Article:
Adriean Collaert Biography

Adriean Collaert




Adriaen Collaert, Flemish draughtsman, engraver, print publisher and dealer was born in Antwerp around 1560. He was probably trained by the engraver and publisher Philip Galle, whose daughter Justa he married in 1586, and with whom he collaborated. In 1580 Adriaen was admitted to the Antwerp Guild of St Luke as a master’s son, his father being the artist, designer, and craftsman Jan Collaert I. In 1596 and 1597 he was respectively assistant dean and dean of the Guild. He then apprenticed at the publishing houses of Gerard de Jode, Eduard Hoeswinckel, and Hans van Luyck, before moving to Italy to further his studies for a few years.

Collaert produced a notable and extensive oeuvre of around 600 engravings, including various series after his own drawings of birds, fish and animals (e.g. Animalium quadrupedum, Hollstein, nos 596–615; and Avium vivae icones, 1580; Hollstein, nos 616–47). Also after his own designs are the series of engravings of the Four Elements (pub'd by himself; Hollstein, nos 453–6; see fig.) and Flowers (pub'd by Theodoor Galle; Hollstein, nos 679–702). All these rather uneven compositions are characterized by the faithful representation of nature. Collaert’s own compositions often include decorative borders consisting of flowers, animals and grotesques. This suggests he was important as a designer of ornament.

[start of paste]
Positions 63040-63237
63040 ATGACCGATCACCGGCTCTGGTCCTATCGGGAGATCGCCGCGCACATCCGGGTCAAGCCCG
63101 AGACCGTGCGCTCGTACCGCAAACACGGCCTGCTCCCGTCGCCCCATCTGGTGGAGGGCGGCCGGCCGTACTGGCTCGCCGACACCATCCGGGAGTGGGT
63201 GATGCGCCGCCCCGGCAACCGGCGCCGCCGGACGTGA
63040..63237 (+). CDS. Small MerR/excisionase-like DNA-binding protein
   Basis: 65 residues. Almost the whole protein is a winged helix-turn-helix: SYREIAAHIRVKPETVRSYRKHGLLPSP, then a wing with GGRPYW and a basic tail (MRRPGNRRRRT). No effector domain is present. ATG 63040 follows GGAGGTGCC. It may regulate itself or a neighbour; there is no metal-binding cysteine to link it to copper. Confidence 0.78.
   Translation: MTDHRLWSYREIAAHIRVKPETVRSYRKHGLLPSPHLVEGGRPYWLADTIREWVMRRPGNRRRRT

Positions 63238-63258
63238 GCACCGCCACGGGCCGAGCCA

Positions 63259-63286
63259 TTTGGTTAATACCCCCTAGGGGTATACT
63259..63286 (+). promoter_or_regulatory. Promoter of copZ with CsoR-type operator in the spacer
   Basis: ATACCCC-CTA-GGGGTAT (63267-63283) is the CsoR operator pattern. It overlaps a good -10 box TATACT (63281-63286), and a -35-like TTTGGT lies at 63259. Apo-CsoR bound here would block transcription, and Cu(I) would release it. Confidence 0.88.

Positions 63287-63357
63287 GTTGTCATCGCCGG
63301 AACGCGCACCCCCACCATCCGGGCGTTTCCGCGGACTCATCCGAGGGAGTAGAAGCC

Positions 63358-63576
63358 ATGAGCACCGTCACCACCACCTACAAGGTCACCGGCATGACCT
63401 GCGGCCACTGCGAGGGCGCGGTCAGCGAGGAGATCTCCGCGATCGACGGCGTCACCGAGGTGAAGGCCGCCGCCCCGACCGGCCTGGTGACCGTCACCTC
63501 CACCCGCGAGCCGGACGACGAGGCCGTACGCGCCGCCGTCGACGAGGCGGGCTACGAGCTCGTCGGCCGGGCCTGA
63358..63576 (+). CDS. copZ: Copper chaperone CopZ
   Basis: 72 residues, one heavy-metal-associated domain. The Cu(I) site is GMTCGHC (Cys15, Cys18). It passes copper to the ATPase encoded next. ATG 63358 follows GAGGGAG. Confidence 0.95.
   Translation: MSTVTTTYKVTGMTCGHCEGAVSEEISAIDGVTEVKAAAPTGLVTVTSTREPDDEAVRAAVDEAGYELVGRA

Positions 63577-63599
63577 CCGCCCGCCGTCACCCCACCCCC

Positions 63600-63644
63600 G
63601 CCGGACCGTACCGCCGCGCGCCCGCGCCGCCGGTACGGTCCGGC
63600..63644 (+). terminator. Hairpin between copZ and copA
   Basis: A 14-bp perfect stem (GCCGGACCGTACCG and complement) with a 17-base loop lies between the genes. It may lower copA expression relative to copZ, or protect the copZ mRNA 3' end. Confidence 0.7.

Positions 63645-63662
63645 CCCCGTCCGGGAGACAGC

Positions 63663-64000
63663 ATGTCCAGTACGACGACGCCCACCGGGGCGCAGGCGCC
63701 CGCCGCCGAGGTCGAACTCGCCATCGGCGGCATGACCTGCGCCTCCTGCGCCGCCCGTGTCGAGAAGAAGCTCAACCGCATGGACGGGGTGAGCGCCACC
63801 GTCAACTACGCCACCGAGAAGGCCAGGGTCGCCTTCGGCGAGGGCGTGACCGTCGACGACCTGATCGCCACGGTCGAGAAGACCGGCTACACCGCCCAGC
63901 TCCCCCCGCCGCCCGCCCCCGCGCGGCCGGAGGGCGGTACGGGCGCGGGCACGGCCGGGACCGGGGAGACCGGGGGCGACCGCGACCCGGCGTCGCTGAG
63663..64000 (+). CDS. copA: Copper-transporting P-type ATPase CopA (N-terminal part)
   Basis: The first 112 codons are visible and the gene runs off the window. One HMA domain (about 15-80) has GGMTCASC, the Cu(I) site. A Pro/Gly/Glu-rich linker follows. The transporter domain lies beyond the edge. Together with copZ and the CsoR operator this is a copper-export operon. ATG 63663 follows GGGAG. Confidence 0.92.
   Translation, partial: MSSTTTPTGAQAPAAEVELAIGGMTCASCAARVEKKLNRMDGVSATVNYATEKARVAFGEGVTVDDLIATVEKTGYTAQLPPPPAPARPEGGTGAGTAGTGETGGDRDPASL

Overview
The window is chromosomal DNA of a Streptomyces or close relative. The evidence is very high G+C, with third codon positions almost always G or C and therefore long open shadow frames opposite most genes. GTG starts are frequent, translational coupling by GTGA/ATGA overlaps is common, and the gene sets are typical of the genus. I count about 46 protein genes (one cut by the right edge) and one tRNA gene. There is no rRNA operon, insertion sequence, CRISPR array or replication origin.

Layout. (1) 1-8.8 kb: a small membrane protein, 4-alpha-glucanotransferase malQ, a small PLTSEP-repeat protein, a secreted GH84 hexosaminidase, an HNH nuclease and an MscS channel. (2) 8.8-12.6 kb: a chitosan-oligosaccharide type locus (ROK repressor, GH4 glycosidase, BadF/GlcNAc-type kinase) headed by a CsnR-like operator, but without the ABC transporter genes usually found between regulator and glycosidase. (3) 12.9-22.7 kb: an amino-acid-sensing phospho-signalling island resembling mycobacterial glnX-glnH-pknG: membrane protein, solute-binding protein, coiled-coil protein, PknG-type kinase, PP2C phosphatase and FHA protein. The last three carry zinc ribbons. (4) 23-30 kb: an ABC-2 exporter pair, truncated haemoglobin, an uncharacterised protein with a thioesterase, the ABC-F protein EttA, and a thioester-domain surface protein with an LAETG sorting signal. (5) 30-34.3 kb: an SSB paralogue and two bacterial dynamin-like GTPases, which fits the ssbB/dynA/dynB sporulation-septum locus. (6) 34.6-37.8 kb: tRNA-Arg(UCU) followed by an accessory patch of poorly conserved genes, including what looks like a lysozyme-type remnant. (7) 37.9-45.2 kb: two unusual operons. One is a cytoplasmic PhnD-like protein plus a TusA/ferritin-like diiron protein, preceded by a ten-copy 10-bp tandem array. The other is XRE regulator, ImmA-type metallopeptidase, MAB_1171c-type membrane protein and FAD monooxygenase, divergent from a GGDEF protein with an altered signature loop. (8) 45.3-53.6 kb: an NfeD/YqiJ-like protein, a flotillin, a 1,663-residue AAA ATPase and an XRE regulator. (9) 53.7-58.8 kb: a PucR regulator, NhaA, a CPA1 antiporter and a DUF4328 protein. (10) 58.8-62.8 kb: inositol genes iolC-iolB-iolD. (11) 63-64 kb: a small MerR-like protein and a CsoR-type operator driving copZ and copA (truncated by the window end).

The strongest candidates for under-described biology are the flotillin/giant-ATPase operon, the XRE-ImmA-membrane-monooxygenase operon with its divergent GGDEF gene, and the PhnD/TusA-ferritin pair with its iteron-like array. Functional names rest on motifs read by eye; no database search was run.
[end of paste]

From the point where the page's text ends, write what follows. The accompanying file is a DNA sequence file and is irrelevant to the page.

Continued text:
However, by far the majority of his work comprises engravings after other Netherlandish artists, including Hans Bol, Josse de Momper, Marten de Vos, Crispin van den Broeck, Hendrick Goltzius and Pieter de Jode. These include the Landscapes with Religious Scenes after Bol (Hollstein, nos 479–502), the Four Continents (Hollstein, nos 471–4) after de Vos and John the Baptist in the Wilderness (Hollstein, no. 147) after Goltzius. Adriaen Collaert’s sober, refined and supple burin style resembles that of his father-in-law.  

Adriaen Collaert died on June 29, 1618 in Antwerp, Belgium. 

Biography partially sourced from Grove Dictionary of Art